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Wilbur Lake was a prominent feature in Georgetown, Ontario, Canada. The lake contributed to the growth and economic development of the area, during the early years of the township. It also served as a recreational venue for the community. Wilbur Lake was drained in 1915, and no longer exists.
Mississauga Nation to early townships
During the period of European settlement, commencing in 1781, the British government purchased blocks of land from the Mississauga Nation. By 1818, additional land purchases led to the development of the Esquesing and Nassagaweya townships.
Timothy Street and Abraham Nelles were contracted to lay out the townships. Charles Kennedy was hired by Nelles to survey the northern tract. Kennedy received a significant parcel of land as payment for his work. Kennedy's brothers (John, Morris, Samuel and George) subsequently acquired adjacent tracts in the Silver Creek Valley.
Sawmills and Wilbur Lake
George Kennedy arrived in the area in 1823. He calculated that a small water supply along the Silver Creek would be sufficient to power a sawmill. The sawmill, and lake, that he built became the centre of a small settlement. The sawmill location was near the current intersection of Main Street and Wildwood Road.
In 1828, John Galt, through the Canada Company, opened a road which connected the settlement around George Kennedy's Mill with other settlements in the area. As Kennedy's Mill prospered, he built a gristmill, foundry and a woolen mill. Unfortunately, after that initial period of prosperity, business was poor. This led to the area being nicknamed 'Hungry Hollow'. In 1834, the Barber brothers arrived in Hungry Hollow, and within three years had purchased the mills from Kennedy.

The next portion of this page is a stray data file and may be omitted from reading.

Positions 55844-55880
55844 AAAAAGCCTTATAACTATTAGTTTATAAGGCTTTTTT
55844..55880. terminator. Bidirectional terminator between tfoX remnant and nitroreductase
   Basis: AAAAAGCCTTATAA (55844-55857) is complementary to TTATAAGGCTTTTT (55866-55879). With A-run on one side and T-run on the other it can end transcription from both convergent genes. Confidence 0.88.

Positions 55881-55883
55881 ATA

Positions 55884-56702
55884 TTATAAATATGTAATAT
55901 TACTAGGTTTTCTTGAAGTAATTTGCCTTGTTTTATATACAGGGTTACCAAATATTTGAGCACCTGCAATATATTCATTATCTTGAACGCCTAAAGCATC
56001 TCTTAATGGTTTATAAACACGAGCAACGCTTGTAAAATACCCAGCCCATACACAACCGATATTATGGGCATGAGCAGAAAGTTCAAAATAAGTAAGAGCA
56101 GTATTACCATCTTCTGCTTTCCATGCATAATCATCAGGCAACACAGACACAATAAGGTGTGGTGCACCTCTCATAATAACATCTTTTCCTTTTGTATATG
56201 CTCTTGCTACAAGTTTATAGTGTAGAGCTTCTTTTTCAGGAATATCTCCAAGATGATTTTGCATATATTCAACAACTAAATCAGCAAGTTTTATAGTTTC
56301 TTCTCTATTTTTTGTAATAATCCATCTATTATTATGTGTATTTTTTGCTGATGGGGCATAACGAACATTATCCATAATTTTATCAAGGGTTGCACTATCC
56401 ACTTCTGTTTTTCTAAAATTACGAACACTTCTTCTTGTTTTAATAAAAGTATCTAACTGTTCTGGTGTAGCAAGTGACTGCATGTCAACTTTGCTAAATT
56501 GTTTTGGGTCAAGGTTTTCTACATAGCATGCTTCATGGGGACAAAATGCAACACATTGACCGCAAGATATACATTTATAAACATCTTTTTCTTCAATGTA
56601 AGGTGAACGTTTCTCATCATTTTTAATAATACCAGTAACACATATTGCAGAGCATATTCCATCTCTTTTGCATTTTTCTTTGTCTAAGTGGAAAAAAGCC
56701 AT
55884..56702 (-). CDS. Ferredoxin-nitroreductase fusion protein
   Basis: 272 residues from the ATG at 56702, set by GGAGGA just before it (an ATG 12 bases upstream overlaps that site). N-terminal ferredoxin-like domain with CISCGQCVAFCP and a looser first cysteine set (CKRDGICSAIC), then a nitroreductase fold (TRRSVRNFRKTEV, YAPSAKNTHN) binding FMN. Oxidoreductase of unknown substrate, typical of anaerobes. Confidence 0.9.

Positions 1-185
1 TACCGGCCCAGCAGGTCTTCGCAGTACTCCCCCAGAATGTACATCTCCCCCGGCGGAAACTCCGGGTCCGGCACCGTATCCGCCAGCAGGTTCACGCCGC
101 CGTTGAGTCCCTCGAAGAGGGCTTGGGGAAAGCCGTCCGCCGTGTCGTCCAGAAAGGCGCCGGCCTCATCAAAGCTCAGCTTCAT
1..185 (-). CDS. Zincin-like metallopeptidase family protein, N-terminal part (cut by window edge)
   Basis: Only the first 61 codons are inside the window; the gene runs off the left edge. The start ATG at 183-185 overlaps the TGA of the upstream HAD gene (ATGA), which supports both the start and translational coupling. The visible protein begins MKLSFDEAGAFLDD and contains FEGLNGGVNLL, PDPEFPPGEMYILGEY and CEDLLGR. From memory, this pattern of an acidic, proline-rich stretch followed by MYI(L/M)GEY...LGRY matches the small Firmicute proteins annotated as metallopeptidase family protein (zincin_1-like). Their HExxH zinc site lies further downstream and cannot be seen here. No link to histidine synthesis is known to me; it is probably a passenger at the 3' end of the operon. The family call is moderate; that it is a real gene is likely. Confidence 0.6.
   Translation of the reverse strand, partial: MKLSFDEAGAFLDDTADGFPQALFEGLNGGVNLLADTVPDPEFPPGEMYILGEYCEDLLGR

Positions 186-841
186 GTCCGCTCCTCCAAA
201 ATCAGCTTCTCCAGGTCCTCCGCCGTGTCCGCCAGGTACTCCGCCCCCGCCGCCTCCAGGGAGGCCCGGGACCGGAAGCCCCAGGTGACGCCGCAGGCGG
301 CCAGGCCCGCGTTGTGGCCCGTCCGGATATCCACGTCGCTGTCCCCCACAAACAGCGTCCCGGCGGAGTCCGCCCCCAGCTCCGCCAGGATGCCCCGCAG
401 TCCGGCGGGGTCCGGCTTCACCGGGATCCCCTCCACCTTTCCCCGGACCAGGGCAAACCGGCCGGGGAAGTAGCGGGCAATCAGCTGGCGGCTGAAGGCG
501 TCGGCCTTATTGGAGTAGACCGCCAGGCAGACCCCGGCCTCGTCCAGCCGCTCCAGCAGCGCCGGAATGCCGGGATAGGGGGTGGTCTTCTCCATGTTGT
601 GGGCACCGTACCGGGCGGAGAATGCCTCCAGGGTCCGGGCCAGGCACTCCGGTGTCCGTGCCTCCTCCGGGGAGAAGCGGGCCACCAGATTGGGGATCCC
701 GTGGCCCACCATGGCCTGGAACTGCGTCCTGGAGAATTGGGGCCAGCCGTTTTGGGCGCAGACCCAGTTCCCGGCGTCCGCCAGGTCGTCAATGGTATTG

In 1837, when James and William Barber purchased the mills and land from George Kennedy, the area adopted the name Georgetown, in honor of the original mill owner. The pond along Silver Creek, that provided water power for operating the mills, was named Wilber Lake, deriving its name from Williams (Glen Williams) and Barber (the enterprising Irish brothers). The lake was located near the present site of St. George's Anglican Church.
The lake provided water power for the mills, and recreation for the growing community. Villagers would, depending on the season, go fishing, canoeing or play hockey on the lake. There were, however, periods when the lake dried up. This earned it the local nickname of 'Lake Sometime', because sometimes it was there and sometimes it wasn't!
Nonetheless, both Wilbur Lake and Silver Creek played an important part in the area's ecosystem. Charles Young, son of Georgetown pioneer James Young, in his reminiscence of old Georgetown relates that,
"before dams were built to impede their passage, sea salmon swarmed up the Credit and all streams falling into Lake Ontario,
and that in the spawning season they were packed so thick in the Credit that if they had not moved one could walk in their backs dry-shod".
There were many other bodies of water that once connected to the Wilber Lake (later Wilbur Lake). The advent of hydro-electric power altered many of these sources.
In 1915, Wilbur Lake disappeared during the construction of a wooden trestle for the Toronto Suburban Railway. This vanished pond, which once graced Georgetown, and helped generate power for the earliest industries, was gone.
Silver Creek, a tributary of the Credit River is the only source of water that is still from (what once was) Wilbur Lake. Silver Creek, itself, is greatly diminished in size and flow from the period of sawmills and industrialization.